Event-Driven Services in the Cloud: Azure Event Grid, AWS Event Bridge, and Google EventArc

I mentioned Azure Event Grid in a scenario with D365FO Business Events in a previous blog post. It is a Platform as a Service (PaaS) capability in Azure or eventing platform or event bus (I see various terms describing the service) allowing you to centrally manage events. In addition, it supports direct event filtering based on event type, prefix, or suffix, so your application will only receive events that are relevant to it.

Whether you want to handle built-in Azure events, such as a file being added to storage, or create your own custom events and event handlers, Event Grid supports both options via the same underlying model. Thus, regardless of the service or use case, intelligent routing and filtering capabilities apply to every event scenario and ensure that your apps focus on core business logic rather than worrying about event routing.

In this blog post, I like to dive into Azure Event Grid and competitive offering on the two other big cloud providers, AWS and Google.

Azure Event Grid

In 2017 Microsoft introduced Azure Event Grid as a fully-managed event routing service and the first of its kind (meaning the public cloud claimed it was the first offering the service). Dan Rosanova, previously Principal Program Manager Lead at Microsoft, now Director Program Management at Confluent, said in an InfoQ news item on the introduction:

Azure Event Grid fills a gap in the current cloud messaging space, not just in Azure but also across all cloud providers. We have services for messaging, queuing, and telemetry, but nothing for comprehensive eventing, particularly for cross-service or cross-cloud scenarios.

Within Azure service supporting Event Grid generates events routed to several event handlers. These handlers support event filtering and reliable delivery, ranging from Azure Functions to webhooks. Furthermore, underhood, the service relies on Service Fabric and thus can scale automatically to handle millions of events per second.

Event Grid model of sources and handlers

Source: https://docs.microsoft.com/en-us/azure/event-grid/overview

The Event Grid concept revolves around events emitted from a source (publisher), an Azure service, or a third-party source that adheres to the event schema (proprietary schema or the CNCF Cloud Events schema). For example, IoT Hub, Storage, and others are all event publishers in Azure. Following that, the events are sent to a topic in Event Grid, and each topic can have one or more subscribers (event handlers). A topic can be set up with the event publisher, or it can be a custom topic for custom events. Finally, event handlers respond to and process the events. Functions, WebHooks, and Event Hubs are examples of event handlers in Azure.

Azure Event Grid generally became available (GA) in February 2018 and Clemens Vasters, Principal Architect Messaging Services at Microsoft, said:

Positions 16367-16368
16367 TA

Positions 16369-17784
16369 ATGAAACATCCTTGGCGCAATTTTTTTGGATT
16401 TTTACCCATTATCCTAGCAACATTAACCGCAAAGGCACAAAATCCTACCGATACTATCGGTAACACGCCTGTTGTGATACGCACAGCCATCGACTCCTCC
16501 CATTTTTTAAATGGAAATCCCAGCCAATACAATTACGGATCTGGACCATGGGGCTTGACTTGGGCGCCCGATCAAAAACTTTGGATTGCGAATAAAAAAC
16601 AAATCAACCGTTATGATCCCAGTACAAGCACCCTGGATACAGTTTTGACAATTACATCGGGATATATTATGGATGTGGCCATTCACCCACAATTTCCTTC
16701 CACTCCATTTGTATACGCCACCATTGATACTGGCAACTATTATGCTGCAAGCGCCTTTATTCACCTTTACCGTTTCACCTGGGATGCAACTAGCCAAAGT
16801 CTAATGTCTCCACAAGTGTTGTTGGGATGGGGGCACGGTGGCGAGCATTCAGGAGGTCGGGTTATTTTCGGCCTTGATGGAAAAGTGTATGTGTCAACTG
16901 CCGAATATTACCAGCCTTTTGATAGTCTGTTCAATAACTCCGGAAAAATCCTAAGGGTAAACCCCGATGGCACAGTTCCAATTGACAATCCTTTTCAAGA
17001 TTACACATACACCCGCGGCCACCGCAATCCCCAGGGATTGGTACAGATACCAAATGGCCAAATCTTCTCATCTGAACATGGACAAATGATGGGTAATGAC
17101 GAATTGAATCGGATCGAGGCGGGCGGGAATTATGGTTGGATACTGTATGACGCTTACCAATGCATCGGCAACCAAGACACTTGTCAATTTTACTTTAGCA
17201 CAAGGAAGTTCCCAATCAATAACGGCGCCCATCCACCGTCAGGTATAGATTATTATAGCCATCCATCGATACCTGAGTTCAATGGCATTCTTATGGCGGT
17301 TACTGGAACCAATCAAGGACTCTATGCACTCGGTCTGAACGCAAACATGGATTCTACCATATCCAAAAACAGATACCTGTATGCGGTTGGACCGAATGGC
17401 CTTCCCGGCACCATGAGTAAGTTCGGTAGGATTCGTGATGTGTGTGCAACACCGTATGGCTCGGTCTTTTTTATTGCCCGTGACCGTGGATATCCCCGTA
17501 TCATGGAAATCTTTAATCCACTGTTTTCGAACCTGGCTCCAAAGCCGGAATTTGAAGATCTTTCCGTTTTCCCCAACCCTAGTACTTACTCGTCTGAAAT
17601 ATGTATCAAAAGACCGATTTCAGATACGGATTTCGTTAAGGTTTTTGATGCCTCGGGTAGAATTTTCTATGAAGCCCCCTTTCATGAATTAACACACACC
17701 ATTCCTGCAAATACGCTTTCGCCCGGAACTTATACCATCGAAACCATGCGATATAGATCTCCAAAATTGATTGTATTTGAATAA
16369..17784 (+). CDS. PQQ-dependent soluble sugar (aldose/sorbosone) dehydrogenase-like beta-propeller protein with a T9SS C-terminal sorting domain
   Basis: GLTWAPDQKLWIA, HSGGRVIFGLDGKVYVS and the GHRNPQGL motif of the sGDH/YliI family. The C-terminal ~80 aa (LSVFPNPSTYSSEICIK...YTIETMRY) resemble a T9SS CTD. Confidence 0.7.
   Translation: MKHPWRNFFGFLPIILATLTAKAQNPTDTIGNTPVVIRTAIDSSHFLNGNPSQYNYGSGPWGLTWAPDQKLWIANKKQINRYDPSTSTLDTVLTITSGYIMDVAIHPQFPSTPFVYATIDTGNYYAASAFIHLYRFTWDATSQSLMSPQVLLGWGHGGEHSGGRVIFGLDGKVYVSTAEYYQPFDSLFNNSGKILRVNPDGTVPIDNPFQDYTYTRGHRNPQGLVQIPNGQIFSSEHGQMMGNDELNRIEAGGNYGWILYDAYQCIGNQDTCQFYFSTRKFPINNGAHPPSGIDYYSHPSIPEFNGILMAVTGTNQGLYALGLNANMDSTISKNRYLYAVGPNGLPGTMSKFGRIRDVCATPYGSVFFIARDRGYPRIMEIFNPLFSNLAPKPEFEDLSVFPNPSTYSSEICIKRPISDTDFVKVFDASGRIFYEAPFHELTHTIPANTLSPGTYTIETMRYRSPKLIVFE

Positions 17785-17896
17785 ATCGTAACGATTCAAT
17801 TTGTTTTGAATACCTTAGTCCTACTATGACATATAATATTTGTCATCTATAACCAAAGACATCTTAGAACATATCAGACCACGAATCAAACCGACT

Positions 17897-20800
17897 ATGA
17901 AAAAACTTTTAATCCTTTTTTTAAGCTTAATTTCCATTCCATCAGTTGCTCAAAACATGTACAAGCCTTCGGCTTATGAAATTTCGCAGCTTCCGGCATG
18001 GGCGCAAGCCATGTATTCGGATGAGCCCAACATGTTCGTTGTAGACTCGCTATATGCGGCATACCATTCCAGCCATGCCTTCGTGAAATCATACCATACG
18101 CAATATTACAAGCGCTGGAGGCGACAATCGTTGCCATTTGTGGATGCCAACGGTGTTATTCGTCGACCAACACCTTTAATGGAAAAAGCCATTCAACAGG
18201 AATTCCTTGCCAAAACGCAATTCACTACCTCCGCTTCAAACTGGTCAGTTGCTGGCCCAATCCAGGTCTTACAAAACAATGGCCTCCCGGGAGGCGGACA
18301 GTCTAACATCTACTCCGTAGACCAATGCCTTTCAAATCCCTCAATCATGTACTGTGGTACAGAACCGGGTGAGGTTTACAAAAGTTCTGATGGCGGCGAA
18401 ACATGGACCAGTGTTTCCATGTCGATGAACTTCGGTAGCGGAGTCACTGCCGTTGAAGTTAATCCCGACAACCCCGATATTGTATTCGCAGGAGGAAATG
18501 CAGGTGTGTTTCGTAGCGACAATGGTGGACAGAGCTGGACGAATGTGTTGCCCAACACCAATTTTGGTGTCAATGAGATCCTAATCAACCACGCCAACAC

Event Grid is catching everyone’s attention because it unlocks new architectural possibilities for cloud platforms and applications: it’s the glue that enables information flow between services, and Event Grid allows expanding the capabilities of existing services by extension.

And that’s what also triggered or got the attention of AWS as they released EventBridge in July 2019, labeled as a serverless event bus that allows AWS services, Software-as-a-Service (SaaS), and custom applications to communicate with each other using events.

Since the GA, Azure EventGrid received several updates, including advanced filtering, retry policies, and support for CloudEvents. More details and samples are available on the Microsoft documentation and GitHub. Note that there is also an introductory paper available on Azure Event Grid and GitHub from Clemens.

AWS Eventbridge

You can use EventBridge to build and manage event-driven solutions by centrally controlling event ingestion, delivery, security, authorization, and error handling. Furthermore, you do not have to manage any infrastructure or scaling and only pay for the events that their applications consume, similar to Azure Event Grid. Moreover, the concepts are the same too.

How Amazon EventBridge connects applications using events

Source: https://aws.amazon.com/eventbridge/

However, Amazon Eventbridge surpasses Azure Event Grid with features (as you can see from the diagram above). It has a schema registry allowing you to discover, create, and manage OpenAPI schemas for events on EventBridge. According to the documentation, you can find schemas for existing AWS services, create and upload custom schemas, or generate a schema based on events located on an event bus. Furthermore, EventBridge enables you to generate and download code bindings for all event schemas to help quickly build applications that use those events.

Next to the schema registry, the service integrates easily with third-party services like Zendesk, Pagerduty, and SignalFx. Amazon has set up an extensive partner program for these integrations. Event Grid supports partner events (still preview) yet only has one with Auth0.  

Another capability Amazon EventBridge offers is event replay and archive –  allowing you to archive events so that you can easily replay them later by starting an event replay. Again, a capability that is not available in Azure Event Grid. Although it is something, you can find in Azure Event Hubs. You can configure the archive capability with the actions menu on the EventBridge Console and set the events’ retention period (ranging from zero days to infinite). Subsequently, you can optionally set a pattern matching filter for which events to archive. Later, when events run through the event bus, you can replay the events by selecting the appropriate archive.